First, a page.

Saturday, December 05, 2015
The North Face Endurance Challenge: Gore-Tex 50 Mile Championship
37th Overall 7:32:16
Checking out the course:
Since this is the first ultra-trail race outside of Texas for me and in a hillier part of the country I allowed some time to do some course planning with my crew. My support team happens to be my wife Stefanie, Michael Young, and his wife Stephanie. Michael and I both wanted to see the aid stations that the support crews are allowed to be at (8.7 miles, 27.7 miles, 44 miles) to assist runners during the race. We brought the wives along to see the beautiful pacific coast and hopefully receive good feedback (never happened) on our driving ability through the never ending turns up and down the mountains (I call these hills, mountains). Once we figured out where exactly the aid stations were located Michael and I went for an easy run on the hillier part of the course at those areas. Since I don’t have hills like this to train on and most of my vertical training was on a treadmill, it was very important for me to actually run up some of the trails to get a better feel for effort required and mentally prepare for the day ahead. It was good to be on the course at pretty much the same time of the day that I would be out there during the race so I could determine if I needed any changes to my running attire as this is just a little over half way through the race. We went over a few logistics and pretty much had a plan for me getting into and out of this aid station quickly with everything I may need. The other aid station that the crew team is allowed is at Tennessee Valley. This happens to be the first and last aid stations for crewing. Coming into this aid station at miles 8.7 is going to be quick but also be dark since it will still be 6 a.m. We figured out where our exchange point would be and then ran most of the last climb of the course. It was important to see what I would be facing for the last hill so I could mentally prepare myself. Knowing the splits of elite runners from last year (thanks to Strava), helped me have a better gauge for the level of effort needed to run this hill. The last portion of the course we checked out was the start/finish area. It would have been stressful waiting until the morning of the race figuring out where to go. We worked out the potential logistical challenges with race morning parking and adjusted our wake up time as well as travel arrangements to the race.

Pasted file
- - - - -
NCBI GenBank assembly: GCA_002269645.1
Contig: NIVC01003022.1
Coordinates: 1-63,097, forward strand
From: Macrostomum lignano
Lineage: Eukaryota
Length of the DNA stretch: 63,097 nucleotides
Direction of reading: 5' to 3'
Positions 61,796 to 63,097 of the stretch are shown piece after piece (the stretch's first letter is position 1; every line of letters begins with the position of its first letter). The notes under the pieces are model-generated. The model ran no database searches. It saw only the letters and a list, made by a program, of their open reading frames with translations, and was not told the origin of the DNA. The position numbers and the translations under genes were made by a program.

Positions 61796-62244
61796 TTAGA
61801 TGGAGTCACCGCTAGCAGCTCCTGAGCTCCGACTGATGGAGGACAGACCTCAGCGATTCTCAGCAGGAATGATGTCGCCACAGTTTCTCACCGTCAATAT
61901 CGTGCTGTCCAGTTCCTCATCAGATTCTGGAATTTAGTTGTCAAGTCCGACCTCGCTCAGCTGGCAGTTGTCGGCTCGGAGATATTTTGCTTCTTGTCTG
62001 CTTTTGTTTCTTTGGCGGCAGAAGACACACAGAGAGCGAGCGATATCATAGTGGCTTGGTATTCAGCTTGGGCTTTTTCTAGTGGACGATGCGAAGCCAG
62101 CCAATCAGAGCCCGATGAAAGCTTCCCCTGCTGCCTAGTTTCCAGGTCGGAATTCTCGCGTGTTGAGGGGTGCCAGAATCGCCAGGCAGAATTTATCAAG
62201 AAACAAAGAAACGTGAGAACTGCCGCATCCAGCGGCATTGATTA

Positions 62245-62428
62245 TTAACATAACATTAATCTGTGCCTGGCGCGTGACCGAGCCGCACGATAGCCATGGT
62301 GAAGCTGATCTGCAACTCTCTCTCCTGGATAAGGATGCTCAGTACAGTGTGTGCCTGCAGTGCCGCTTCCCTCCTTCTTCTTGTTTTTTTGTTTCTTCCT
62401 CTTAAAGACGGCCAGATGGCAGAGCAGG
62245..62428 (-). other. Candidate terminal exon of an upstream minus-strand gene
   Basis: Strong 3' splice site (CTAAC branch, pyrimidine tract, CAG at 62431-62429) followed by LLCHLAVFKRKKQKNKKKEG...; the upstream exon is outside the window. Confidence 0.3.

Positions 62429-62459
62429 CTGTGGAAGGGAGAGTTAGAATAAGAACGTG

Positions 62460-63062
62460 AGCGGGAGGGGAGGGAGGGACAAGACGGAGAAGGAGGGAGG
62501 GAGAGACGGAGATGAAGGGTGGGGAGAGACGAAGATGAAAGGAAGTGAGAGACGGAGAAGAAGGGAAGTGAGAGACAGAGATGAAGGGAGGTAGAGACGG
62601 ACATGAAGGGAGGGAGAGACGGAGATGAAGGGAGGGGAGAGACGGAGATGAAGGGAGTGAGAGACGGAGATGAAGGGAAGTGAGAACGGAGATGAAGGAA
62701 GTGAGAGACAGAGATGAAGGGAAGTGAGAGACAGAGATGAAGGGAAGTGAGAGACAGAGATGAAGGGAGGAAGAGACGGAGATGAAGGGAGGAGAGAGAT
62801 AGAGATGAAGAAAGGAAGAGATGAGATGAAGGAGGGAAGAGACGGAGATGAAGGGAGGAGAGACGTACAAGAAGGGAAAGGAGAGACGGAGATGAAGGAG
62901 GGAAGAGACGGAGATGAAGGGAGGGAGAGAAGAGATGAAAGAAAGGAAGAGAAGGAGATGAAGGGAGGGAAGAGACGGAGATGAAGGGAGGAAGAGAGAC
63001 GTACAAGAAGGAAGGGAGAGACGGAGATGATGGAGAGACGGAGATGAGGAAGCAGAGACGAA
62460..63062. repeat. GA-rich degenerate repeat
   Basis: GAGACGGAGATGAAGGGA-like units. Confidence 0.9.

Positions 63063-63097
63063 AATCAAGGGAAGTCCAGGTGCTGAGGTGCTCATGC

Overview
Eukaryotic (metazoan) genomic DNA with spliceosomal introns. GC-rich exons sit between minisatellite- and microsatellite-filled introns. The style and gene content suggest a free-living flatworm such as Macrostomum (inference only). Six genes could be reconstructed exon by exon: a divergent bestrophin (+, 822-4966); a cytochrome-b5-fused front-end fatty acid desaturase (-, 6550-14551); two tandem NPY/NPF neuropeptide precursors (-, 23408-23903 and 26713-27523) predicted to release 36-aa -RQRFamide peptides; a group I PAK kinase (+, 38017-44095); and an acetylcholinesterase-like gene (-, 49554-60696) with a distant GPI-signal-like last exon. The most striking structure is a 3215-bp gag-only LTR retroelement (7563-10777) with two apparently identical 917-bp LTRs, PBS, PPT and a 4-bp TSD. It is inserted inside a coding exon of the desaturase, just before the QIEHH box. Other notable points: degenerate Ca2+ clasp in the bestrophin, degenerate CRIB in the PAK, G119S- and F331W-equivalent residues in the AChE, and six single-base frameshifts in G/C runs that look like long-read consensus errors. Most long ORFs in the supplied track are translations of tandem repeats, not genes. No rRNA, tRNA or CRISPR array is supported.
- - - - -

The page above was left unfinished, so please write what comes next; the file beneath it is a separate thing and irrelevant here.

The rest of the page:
I didn’t feel like I had the greatest night sleep but who does when the alarm is set for 3 a.m. My body was still on central time so it didn’t feel that early. I had my stuff ready to go so I got dressed, made some coffee, and we met Michael and Stephanie in the lobby. It was nice they were staying at the same hotel as he generously offered to drive us to the race. It was one less thing to worry about and I was able to relax and not have to think about a whole lot other than eat a little food. We were only a 20 minute drive from the park and I don’t particularly care to show up to a race this early, but we didn’t want to risk not being able to park close or take a chance with slow traffic entering the park. Once we arrived I did my normal pre-race rituals, had a little warm-up stroll, and drank a BeetElite Neo Shot. As I was sitting around waiting and studying the course map and elevation chart I decided to trace a copy of the elevation chart on my left arm, identifying miles for the peaks of the climbs. I’ve seen guys before with temporary tattoos on their arm which was basically what I was trying to do. It was nice to have so I wouldn’t have to guess where the hills were or how many there were in case I got confused or forgot.